The process of Wintering.
I’ve been taking some time over the past few weeks and months for some deep internal processing, allowing a great deal of space for a process of “wintering.”
Although I would not have called it that, had it not been for Katherine May’s beautiful book, Wintering: The Power of Rest and Retreat in Difficult Times.
Essentially, the book describes the gentle and slow regeneration of Self after a cosmic life course correction.
In the author’s case, the looming stress of her academic career, among myriad other things, precipitated a personal crisis which threatened her physical and mental health. The result of which was a coming to terms with the choices she needed to make in order to not only come back into balance, but to initiate a new season with wholeness as the bottom line.
Wholeness. We hear this word all the time. I never really felt into it, or even truly understood what it meant until I recognized that I had been in such a disjointed state of un-wholeness that initiated my own process of “wintering.”
So what was the cause of getting so out of joint?
In hindsight, it was the constant demands of Striving, Grasping, and Forcing.
I’m not talking about burnout, per se, but rather a constant need to push and rush and make it all happen. Constant movement, constant activity, and constant expectation, fueled by the ego and hijacked by the mind.
I was exhausted, exasperated, dissatisfied, and down-trodden.
Which meant that my well-meaning intentions for life, art, and work resembled a series of broken arrows trying to hit a very clear target, but continually kept missing the damn mark. And inevitably, I would be left blaming the archer for screwing up the shot!
And this present time, full of ups and downs, has been the gentle regeneration of my faith in Life, Love, and myself.
So what did I want to happen that wasn’t happening? Well, probably something similar to all of us. I wanted to ensure that:
I was making a difference.
I was successful.
I was prosperous in every sense of that word.
I was able to support my family.
I was truly, genuinely helping.
I was lit up by my work.
I was part of a community of like-minded people.
I was living a brilliant life surrounded by beauty and infused with vitality.
I was healthy, happy, and… whole.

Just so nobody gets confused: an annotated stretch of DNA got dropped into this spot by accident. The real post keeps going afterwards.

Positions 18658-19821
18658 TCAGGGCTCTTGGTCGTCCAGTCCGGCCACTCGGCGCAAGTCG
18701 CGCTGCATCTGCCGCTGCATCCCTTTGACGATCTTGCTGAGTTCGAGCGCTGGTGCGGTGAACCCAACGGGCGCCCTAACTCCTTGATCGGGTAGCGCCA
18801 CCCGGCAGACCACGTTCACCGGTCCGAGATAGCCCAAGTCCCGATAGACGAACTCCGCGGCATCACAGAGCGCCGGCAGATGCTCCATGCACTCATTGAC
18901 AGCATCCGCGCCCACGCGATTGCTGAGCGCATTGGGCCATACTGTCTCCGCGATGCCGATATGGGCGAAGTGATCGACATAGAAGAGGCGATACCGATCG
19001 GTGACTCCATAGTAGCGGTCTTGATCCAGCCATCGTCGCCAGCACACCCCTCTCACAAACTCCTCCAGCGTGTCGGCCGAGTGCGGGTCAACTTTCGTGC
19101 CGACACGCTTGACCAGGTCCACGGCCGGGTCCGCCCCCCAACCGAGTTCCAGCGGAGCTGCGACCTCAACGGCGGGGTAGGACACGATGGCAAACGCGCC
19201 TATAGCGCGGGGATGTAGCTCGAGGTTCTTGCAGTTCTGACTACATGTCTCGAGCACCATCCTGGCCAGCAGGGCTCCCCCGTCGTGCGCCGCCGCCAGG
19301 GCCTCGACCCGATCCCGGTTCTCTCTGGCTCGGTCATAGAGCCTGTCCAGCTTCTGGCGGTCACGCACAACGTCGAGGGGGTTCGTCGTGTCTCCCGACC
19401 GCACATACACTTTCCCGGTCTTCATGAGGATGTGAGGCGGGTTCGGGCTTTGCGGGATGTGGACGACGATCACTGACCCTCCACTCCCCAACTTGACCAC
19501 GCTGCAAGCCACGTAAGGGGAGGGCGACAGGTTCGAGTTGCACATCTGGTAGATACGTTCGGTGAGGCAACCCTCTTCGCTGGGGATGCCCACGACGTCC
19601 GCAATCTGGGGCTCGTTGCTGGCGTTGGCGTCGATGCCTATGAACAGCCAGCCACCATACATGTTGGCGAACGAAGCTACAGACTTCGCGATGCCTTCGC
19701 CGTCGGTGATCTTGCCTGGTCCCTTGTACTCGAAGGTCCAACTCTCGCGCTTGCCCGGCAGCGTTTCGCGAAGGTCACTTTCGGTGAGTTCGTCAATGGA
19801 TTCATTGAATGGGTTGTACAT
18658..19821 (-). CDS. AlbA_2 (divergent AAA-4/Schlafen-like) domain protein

So during this personal winter, now coinciding with my actual winter, I can feel the transmutation. I’m not really sure how to describe this reinvention. The experience is utterly novel in every way.
It’s the transition from Doership to Deep Listening. It’s releasing the grip on my identity, ego, and vain grasping. It’s allowing a sense of lightness and detachment, “wearing the world as a loose garment,” as it were. (At least, I think that’s what Francis of Assisi means here.)
And when I recognize that my Striving has genuinely morphed into Divine Trust, there is definitely some change afoot.
It’s the promise of the new season. Similar to the snowdrops popping up beneath the snow at a time when you think, “I never thought there could ever be flowers again!”
But of course there are. Winter always passes, like all things. Wintering is simply the quality of our experience, and the wisdom of our perception, as we cross through.
The energy stored in the earth is birthed into the visible world through green shooting things. Life before was no longer sustainable. So the course correction, the metaphorical phase of Winter, allows us to come back into balance, with a fresh set of eyes, set on the flowers of the next cycle.
But all the while learning to be present through the growth and decay, as natural as the turning of the Earth.
And now, I see that through this process of sitting in the darkness, one feels the vital thrill of those green shooting things that could not have possibly been borne from the state we were in before.
We cannot see, in a state of Striving, the process by which what is in potentia transmutes into that which is in materia. We can only see, in a state of Divine Trust, that all things manifest in perfect timing, and in a fashion that far exceeds the expectations of our anxious, grasping, insatiable minds.
The option to “winter” is not a choice I would ever have made voluntarily, but came out of necessity. I am grateful for the quietude, and I know it will shift soon enough. The fruits of this time will reveal themselves in a magnificent way.
Because now I am quiet enough to hear the answers to my very own prayers, planted long before the winter set in.
In the meantime, the snowdrops are not too far off, and all of creation slowly awakens and responds to the growing sun. Human beings are certainly no different.
What are the murmurs that remind you to come back to yourself? How does your inner wisdom beckon you back to the pathway of your own becoming? What is your version of wholeness?
It’s so good to turn your face to the Sun and be warmed by that radiant light.
But I’m so grateful for winter. He reminds me of all that is, and all that can be. And that the darkness is a radical blessing, if we are wise enough to notice.